YWCA’s Women of Achievement
WHEN: March 25, 5:30 p.m.
WHERE: Glen Sanders Mansion, Scotia
TICKETS: $85 each. They can be purchased by calling Jo-Anne Rafalik at 374-3394.
The event will include a cocktail hour and dinner.
Literary Leads — Featuring Kristin Kimball
WHEN: March 27, 7:30 p.m.
WHERE: Schenectady County Community College’s Taylor Auditorium
TICKETS: $25 suggested donation, but a donation is not required. Reservations are required, as space is limited. Invitations can be found at The Open Door Bookstore on Jay Street, Whitney Book Corner on Union Street and all library branches.
When two community agencies plan a major fundraiser for the same night, the result, more often than not, is diminished attendance at both.
That could have been the case with the YWCA’s Women of Achievement awards dinner and the Schenectady County Public Library’s “Literary Leads — Featuring Kristin Kimball” author event, both initially scheduled for March 27. But leaders from the two organizations decided to join forces to ensure their events don’t compete and have made a pact to find more ways to collaborate in the future.
The Women of Achievement dinner will honor five yet-to-be-announced women in the Capital Region who have made a difference in the lives of others through volunteer work. The event makes the close of the Y’s 125th anniversary celebration.
The library’s Literary Leads event will feature a presentation by Kristin Kimball, who wrote “The Dirty Life: A Memoir of Farming, Food and Love.” The work of nonfiction is Schenectady County’s 2014 One County, One Book selection.
In the book, Kimball details her journey from city journalist to running a Community Supported Agriculture Farm.
“[Kimball] talks about the book and the extension of their farm and their business since the writing of the book. She incorporates the years when the book was written to the present,” explained Cheryl Cufari, president of the library’s board of trustees.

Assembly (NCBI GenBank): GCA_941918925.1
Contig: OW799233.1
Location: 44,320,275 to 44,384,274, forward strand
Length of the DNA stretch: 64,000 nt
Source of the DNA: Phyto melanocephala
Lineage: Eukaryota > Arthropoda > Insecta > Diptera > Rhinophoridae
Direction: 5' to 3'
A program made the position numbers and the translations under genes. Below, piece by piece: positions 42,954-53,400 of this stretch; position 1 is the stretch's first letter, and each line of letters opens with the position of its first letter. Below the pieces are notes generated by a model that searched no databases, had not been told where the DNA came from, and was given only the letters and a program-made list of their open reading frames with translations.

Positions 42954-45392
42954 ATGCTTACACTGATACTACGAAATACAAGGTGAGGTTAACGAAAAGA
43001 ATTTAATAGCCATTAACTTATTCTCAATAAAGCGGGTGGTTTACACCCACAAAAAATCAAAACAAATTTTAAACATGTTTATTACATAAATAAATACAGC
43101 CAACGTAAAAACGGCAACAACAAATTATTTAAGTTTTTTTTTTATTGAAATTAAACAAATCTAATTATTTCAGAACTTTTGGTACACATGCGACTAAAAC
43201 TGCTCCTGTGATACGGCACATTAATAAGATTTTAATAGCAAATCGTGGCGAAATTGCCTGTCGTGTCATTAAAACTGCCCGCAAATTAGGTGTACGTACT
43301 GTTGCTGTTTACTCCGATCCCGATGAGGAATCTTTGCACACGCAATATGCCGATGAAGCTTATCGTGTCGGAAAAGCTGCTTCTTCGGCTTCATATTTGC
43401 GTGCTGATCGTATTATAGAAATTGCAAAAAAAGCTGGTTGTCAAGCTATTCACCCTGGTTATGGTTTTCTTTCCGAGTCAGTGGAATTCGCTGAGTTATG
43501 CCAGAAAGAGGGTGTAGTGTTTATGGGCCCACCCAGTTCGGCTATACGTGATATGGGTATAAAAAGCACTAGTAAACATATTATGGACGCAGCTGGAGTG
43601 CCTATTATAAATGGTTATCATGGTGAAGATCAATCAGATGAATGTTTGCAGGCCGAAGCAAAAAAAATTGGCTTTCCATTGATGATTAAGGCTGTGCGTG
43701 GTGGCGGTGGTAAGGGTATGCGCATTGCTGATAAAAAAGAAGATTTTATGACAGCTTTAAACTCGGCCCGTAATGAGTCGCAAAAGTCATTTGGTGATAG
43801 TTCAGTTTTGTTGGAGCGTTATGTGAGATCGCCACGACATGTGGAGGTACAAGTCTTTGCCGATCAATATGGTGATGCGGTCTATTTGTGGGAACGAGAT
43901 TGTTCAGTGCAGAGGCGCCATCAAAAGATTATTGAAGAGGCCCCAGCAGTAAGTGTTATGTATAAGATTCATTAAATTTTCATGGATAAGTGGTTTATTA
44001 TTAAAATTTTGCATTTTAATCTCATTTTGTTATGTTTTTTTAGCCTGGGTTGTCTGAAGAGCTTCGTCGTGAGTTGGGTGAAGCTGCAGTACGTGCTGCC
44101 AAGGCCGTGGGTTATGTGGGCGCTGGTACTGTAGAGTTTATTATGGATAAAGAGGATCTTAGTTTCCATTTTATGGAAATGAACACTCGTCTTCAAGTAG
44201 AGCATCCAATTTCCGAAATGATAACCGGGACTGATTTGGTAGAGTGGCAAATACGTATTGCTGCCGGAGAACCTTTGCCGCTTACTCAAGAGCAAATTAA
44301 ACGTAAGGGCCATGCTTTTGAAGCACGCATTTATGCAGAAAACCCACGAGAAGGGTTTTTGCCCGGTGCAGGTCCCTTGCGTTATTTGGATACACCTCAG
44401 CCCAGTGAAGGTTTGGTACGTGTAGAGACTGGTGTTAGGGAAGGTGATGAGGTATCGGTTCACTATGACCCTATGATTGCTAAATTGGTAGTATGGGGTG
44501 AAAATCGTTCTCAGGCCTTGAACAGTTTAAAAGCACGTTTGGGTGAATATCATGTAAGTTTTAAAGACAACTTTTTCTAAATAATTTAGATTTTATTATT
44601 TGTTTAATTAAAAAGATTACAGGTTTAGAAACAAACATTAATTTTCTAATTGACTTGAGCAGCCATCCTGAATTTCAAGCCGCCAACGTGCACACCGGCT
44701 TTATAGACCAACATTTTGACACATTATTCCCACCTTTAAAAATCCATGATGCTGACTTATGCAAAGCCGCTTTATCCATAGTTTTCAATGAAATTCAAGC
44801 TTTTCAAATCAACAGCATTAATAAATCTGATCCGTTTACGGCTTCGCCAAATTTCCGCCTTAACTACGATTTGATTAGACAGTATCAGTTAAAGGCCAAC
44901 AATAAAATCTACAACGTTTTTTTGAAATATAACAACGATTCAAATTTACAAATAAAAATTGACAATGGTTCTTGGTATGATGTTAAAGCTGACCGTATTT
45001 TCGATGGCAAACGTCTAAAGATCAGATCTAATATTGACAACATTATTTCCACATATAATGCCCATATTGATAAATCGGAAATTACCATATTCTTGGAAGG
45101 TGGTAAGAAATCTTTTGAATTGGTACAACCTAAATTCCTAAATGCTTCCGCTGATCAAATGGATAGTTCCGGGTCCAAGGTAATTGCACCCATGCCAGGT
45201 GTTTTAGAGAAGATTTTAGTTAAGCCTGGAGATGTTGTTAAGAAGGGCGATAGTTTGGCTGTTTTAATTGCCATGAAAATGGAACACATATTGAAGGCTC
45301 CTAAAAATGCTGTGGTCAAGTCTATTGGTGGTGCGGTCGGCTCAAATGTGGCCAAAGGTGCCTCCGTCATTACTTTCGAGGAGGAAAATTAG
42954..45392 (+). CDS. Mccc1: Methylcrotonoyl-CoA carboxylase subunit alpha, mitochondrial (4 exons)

Once it came to the Y’s attention that the Women of Achievement dinner and the library’s author event would fall on the same night, YWCA executive director Rowie Taylor reached out to library staff and offered to try to change the date of the Y’s event, which was slated to be held at Glen Sanders Mansion.
“We thought, you know what, let’s make this successful for everybody,” recounted Jo-Anne Rafalik, development and communications director at the Y. “Glen Sanders was extremely supportive of us and they agreed to give us the Tuesday before the [library’s] event. ... It’s still a busy week for people, but we’re going to still go with it and hopefully cross our fingers that both of us have a very successful event.”
Although the fundraiser dates no longer overlap, many of the organizations’ initiatives still do.
“We have a lot of the same people and the goal for both organizations is to do as much as you can to meet the needs of the community,” explained Karen Bradley, director of the Schenectady County Public Library system.
The Y, which provides housing, children’s programs and domestic violence programs, encourages its clients to take advantage of all of the resources the library has to offer.
“We need them very much. We need them to be part of our programs. We use them all the time,” said Rafalik. “When our women come into both our residence program and our shelter, we encourage them to use the library. It’s a free source of information. It’s a wealth of information.”
More and more organizations are discovering that working together is the way to go, noted Bradley. She cited the recently initiated Bridges Out of Poverty program, which has brought together many local health and human service agencies to work cooperatively to address and reduce poverty in the community.
“There are so many organizations, whether they’re non profits, educational institutions, that are really all in the same boat, dealing with a lot of the same issues of greatly reduced funding. Where groups had been operating kind of in silos in the past, what we’re seeing in the county and particularly in the city region is now these barriers breaking down and groups realizing they really can do more by working together on things, so it’s bringing people together,” Bradley said.
The Y and the library will collaborate on future literacy initiatives, she noted.
“Literacy for us is kind of at the core to build success, so we have a great interest in that area,” Bradley said. “So instead of kind of working at opposites, it was kind of like, ‘Hey, what can we do together to each be able to meet our goals and what can we do to help each other?’” Rafalik called the arrangement a “really nice collaboration. Both agencies are extremely important to the growth in Schenectady County and we want to do as much as we can to support both,” she said.